How to spot and protect yourself from investment scams

Financial scams are at record highs. Here’s how to know the signs and protect yourself from a scammer.

The number of investors duped by fraudsters into handing over money for fictional investments skyrocketed by nearly a third (32%) last year, new figures reveal. In a bombshell report on financial fraud in the UK, trade body UK Finance reveals nearly 9,000 victims lost more than £135 million to investment scams last year. Not only are investment scams an increasing problem, but also, they can be devastating for the victims. According to Action Fraud, the UK’s fraud reporting service, victims of investment fraud lose more than £45,000 each on average.

Below we set out what investment scams are and how you can avoid falling for them.

What is an investment scam?

An investment scam is where a fraudster tricks a victim into transferring them money to pay for an investment opportunity that doesn’t exist. Typically, scammers try to persuade you to invest in property, fine wine, crypto currencies or any other asset, usually with the promise of sky-high returns. Once the victim makes a transfer, the scammers run off with the cash and the victim never hears from them again.

How do they trick people out of their money?

Fraudsters use incredibly sophisticated and elaborate methods in order to trick investors out of their cash. To seem legitimate, scammers often steal the identities of genuine, reputable companies, which is known as ‘cloning’. That way, victims think they are dealing with the genuine firm. Criminals tend to target their victims by cold calling and using high-pressure sales tactics to persuade them to part with their cash. Crooks also use a technique called ‘spoofing’ during phone calls which makes the number they are dialing from seem genuine – as if it were from your bank – when it isn’t. It’s also not unusual to see scammers use social media, email or even letters to hook their victims. In most cases, the crooks will try to force the victim into action by claiming there is only a small window to invest before the opportunity disappears.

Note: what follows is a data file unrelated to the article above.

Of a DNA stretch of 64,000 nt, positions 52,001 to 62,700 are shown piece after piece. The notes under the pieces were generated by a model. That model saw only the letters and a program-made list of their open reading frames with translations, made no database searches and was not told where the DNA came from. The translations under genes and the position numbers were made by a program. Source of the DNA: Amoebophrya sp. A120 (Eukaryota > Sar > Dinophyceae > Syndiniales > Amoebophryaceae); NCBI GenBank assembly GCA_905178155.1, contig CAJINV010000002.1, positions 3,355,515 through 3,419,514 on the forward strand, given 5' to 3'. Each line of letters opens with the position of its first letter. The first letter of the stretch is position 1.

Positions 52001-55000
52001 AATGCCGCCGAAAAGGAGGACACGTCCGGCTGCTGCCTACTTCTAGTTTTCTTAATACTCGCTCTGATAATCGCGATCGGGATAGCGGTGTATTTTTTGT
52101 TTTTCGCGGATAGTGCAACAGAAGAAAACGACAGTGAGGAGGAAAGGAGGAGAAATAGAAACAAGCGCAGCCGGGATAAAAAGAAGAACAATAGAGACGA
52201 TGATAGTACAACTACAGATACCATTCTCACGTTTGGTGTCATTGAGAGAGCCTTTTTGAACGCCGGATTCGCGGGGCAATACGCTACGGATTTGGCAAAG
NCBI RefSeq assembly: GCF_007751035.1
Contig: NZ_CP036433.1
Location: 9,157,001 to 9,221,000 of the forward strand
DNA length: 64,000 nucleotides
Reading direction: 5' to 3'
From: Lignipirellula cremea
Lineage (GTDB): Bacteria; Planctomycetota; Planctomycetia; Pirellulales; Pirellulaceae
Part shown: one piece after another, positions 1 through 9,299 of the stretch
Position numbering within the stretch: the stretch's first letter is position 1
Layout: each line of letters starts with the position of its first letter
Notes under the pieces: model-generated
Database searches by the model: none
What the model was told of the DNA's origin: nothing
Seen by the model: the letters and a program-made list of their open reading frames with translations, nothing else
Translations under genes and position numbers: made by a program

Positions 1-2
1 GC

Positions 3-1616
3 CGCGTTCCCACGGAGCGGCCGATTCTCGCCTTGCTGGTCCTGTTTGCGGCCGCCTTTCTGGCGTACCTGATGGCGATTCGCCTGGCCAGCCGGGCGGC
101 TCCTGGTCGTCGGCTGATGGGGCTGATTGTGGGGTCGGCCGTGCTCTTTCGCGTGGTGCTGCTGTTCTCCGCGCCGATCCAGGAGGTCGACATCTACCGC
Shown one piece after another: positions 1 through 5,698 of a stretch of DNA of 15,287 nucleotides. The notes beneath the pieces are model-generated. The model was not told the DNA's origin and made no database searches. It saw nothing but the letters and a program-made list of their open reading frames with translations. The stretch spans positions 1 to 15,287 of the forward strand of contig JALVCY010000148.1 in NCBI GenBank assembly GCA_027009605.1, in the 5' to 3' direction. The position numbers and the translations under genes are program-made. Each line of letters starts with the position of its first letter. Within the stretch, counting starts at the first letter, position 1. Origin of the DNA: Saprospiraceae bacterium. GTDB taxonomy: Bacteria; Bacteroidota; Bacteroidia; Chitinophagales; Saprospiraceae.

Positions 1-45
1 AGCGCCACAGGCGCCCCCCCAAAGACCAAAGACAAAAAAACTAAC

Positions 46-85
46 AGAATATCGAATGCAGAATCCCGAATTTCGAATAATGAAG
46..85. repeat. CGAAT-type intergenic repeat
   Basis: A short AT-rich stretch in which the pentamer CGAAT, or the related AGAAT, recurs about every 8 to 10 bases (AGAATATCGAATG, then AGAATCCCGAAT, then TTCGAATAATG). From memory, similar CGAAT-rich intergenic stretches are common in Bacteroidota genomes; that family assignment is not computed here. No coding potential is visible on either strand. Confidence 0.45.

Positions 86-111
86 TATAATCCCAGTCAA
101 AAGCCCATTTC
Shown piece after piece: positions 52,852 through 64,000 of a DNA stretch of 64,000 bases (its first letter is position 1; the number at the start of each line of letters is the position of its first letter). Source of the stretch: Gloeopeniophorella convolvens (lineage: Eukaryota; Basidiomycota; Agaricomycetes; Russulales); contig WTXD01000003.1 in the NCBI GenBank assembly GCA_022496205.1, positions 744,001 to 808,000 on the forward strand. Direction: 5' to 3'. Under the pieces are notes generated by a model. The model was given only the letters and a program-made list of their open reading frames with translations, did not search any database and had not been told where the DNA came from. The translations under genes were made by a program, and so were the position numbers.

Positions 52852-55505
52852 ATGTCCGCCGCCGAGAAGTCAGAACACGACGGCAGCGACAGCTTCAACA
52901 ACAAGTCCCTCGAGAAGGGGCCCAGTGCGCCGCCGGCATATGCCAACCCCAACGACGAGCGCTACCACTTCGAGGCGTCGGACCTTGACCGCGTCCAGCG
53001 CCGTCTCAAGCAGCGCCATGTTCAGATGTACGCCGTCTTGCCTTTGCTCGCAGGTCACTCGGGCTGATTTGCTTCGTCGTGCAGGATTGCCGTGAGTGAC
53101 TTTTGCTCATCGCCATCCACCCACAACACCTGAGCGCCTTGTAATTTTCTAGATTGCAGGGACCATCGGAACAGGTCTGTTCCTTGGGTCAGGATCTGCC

How to avoid becoming a victim

  •  Reject unsolicited approaches

 The most effective way to guard yourself against investment scams is to avoid all unsolicited calls and emails encouraging you to invest your money. Put simply, if you get a call out of the blue, hang up; and if someone emails you, delete it and don’t click on any of the links.

  • Do some digging

If you are approached by a firm you are familiar with – say, your ISA or pension provider – check it is really them before parting with your cash. For example, you can call their customer service line to find out if the offer is legitimate. However, if you are emailed an offer, don’t call the number in that email – it might be fake. Search for the number instead on the company’s website.

  • Use ScamSmart

If you think an investment or pension opportunity could be a scam, use the Financial Conduct Authority’s ScamSmart test. After just a few short questions, the test will tell you whether or not you’re at risk of being defrauded.

  • Report it

If you think you’ve spotted a scam, report it so others don’t fall for it. You can do that by calling Action Fraud on 0300 123 2040 or by using its online reporting tool.